My position on Connectivism

Three quotes have inspired me in my life:

–      “We cannot teach people anything; we can only help discover it within themselves” Galileo Galilei 

–      “Instruction ends in the classroom, but education ends only with life” F.W. Robertson

–      “I’m always ready to learn although I don’t always like to be taught” Winston Churchill

They support the facilitative and mentoring role of teachers, while the learner leads the discovery process. Learning happens in the brain, not in a school. We never stop learning.

I see connectivism as a personal learning theory that puts learners in the centre of their Personal Learning Environment (PLE) and gives them the magic wand of autonomous learning.

I completely agree with what George Siemens said about the speed of change and how we need to learn to quickly unlearn (Ally 2008). Additionally, Redding (2003) discusses an interesting graph that compares how much of the total amount of knowledge a man knew 10 000 years ago and how much a man knows now. We cannot keep up with today’s developments if we just depend on schools. We must learn and unlearn at a much faster rate. What is true today may no longer be true tomorrow, Siemens says.

In connectivism, Stephen Downes says, “There is a definite shift in approach from ‘we will accommodate your needs’ to ‘you create your learning environment yourself,’ which I think is a brilliant approach. He further states on the CCK11 MOOC site “A connectivist approach entails that individuals manage their own learning. There are many reasons for this, but one is that it is neither reasonable nor feasible to design for the needs of every single individual.” I believe this is the best need-accommodating approach. The only problem is how much learners really know about their needs. As educators we should develop tools and ways for learners to find out their needs. Then we could help learners develop PLEs and NOT give everything to them on a plate.

I encourage learners to think outside the box, to find real-world ways of practicing English and not depend on their facilitator.  This is challenging for two reasons:

–      not every adult learner is ready to be self-directed when they start (Four Stages of Self-Directedness – Grow in Mackeracher 2004, p 48)

–      the cultural backgrounds of learners who view teachers as authority (

However, I will not give up. Our program has minimal structure and no time limits. Just like this MOOC, we provide learning resources, and learners find creative ways to practise/apply new skills in their daily lives. Our program is what learners make of it for themselves. We created a learning space and facilitate their language explorations. It is a different way of learning; therefore connectivism has a valid claim to be recognized as a new theory.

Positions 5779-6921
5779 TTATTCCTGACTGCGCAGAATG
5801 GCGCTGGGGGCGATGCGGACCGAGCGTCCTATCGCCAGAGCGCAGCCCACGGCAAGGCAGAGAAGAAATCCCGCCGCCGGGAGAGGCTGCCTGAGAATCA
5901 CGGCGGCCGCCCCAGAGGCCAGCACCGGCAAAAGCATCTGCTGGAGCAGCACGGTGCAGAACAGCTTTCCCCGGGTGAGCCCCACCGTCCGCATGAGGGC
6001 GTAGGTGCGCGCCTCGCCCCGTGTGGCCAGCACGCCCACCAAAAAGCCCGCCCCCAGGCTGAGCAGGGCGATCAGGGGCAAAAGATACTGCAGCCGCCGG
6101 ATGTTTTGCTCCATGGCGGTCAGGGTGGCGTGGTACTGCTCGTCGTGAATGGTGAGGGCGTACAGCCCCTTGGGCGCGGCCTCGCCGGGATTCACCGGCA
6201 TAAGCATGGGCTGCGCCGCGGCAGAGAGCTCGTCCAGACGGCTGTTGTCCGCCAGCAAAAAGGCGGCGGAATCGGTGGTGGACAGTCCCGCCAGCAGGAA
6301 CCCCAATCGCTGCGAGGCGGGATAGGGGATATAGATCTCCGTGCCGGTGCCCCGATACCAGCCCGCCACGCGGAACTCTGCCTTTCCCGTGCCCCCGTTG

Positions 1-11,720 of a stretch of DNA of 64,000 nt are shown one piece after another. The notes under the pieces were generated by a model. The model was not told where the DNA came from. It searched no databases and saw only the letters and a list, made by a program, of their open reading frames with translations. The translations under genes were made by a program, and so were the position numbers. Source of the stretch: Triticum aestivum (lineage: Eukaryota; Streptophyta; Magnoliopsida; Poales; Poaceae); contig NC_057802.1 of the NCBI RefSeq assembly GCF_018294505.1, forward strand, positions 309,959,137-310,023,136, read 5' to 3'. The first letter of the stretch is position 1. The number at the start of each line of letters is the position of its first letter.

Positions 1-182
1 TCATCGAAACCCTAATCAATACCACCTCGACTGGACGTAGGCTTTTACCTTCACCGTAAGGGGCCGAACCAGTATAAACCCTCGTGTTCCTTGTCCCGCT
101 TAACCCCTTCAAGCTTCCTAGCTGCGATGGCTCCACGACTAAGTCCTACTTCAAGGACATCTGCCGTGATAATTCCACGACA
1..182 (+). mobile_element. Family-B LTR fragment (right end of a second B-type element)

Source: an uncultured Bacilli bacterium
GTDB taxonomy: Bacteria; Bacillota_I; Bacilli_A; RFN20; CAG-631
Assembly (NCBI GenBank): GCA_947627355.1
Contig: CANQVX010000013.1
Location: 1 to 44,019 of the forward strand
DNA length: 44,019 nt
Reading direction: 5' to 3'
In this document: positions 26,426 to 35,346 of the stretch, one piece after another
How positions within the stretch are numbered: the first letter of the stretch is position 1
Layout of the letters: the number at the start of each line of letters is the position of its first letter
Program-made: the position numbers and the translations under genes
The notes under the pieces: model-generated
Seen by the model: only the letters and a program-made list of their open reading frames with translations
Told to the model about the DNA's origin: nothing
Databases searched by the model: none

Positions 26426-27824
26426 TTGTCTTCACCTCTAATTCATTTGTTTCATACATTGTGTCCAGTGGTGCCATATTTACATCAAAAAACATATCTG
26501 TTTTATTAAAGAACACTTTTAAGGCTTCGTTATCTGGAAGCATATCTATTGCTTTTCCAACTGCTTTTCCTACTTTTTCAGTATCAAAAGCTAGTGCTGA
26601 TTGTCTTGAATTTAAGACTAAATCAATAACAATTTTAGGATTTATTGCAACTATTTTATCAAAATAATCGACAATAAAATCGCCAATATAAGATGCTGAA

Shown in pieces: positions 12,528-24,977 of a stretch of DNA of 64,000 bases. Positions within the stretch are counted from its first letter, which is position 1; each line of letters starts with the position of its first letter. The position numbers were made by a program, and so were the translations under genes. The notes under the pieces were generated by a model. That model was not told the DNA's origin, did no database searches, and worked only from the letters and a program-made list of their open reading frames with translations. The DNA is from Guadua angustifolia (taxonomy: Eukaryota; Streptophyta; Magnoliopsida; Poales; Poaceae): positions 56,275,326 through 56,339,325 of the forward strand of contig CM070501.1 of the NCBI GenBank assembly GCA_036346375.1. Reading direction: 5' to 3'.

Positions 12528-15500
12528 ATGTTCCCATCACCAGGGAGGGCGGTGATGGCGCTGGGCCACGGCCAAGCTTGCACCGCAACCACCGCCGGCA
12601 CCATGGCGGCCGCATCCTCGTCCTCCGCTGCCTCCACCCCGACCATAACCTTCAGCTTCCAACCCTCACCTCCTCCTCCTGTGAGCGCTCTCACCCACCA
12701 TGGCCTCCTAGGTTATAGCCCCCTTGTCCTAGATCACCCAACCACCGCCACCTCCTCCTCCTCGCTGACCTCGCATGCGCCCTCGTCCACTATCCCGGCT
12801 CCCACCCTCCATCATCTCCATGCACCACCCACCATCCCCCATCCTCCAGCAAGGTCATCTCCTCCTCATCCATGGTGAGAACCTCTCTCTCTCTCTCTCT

Connectivism resonates with my own learning experiences. Since I was 7, I was encouraged to find answers before I asked questions. Nobody talked about PLEs then, but I recall having one on my journey to master English. I like to grow my knowledge and believe that every piece of information holds an important place in my knowledge base, even if it is indirectly related to my needs. I link and nurture the connections I form. I like drawing information from various sources, hence my fascination with MOOCs. I agree that knowledge is distributed and learning is a process of making sense of what is in my PLE.

The greatest strength of the CCK11 course is its distributed nature that pushes the stretching of the mind and its frames. Another strength is that it defies credentialism. This course can be taken by anyone who wishes to learn. I hope that in the future, people will be rewarded for PLEs more than for the certificates they hold.

The theoretical discussion in the course is slightly overwhelming for me at this stage but I enjoy lurking on it. I do have any outstanding questions at this point.


Ally, M. (2008). The Theory and Practice of Online Learning.

In Anderson, T. (Ed.), Towards a Theory of Online Learning (15-44). Edmonton: AU Press, Athabasca University.

Downes, S. (2011). Retrieved from

Geer Hofstede TM Cultural Dimensions. (n.d). Retrieved from 

Mackeracher, D. (2004). Making sense of adult learning. Toronto:

University of Toronto Press.

Redding, T.R. (2003). Preparing Your Learners for My e-Learning.

In Piskurich, G. (Ed.), Preparing Learners for e-Learning (155-168). San Francisco: John Wiley & Sons, Inc.

Siemens, G. (n.d.). Retrieved from

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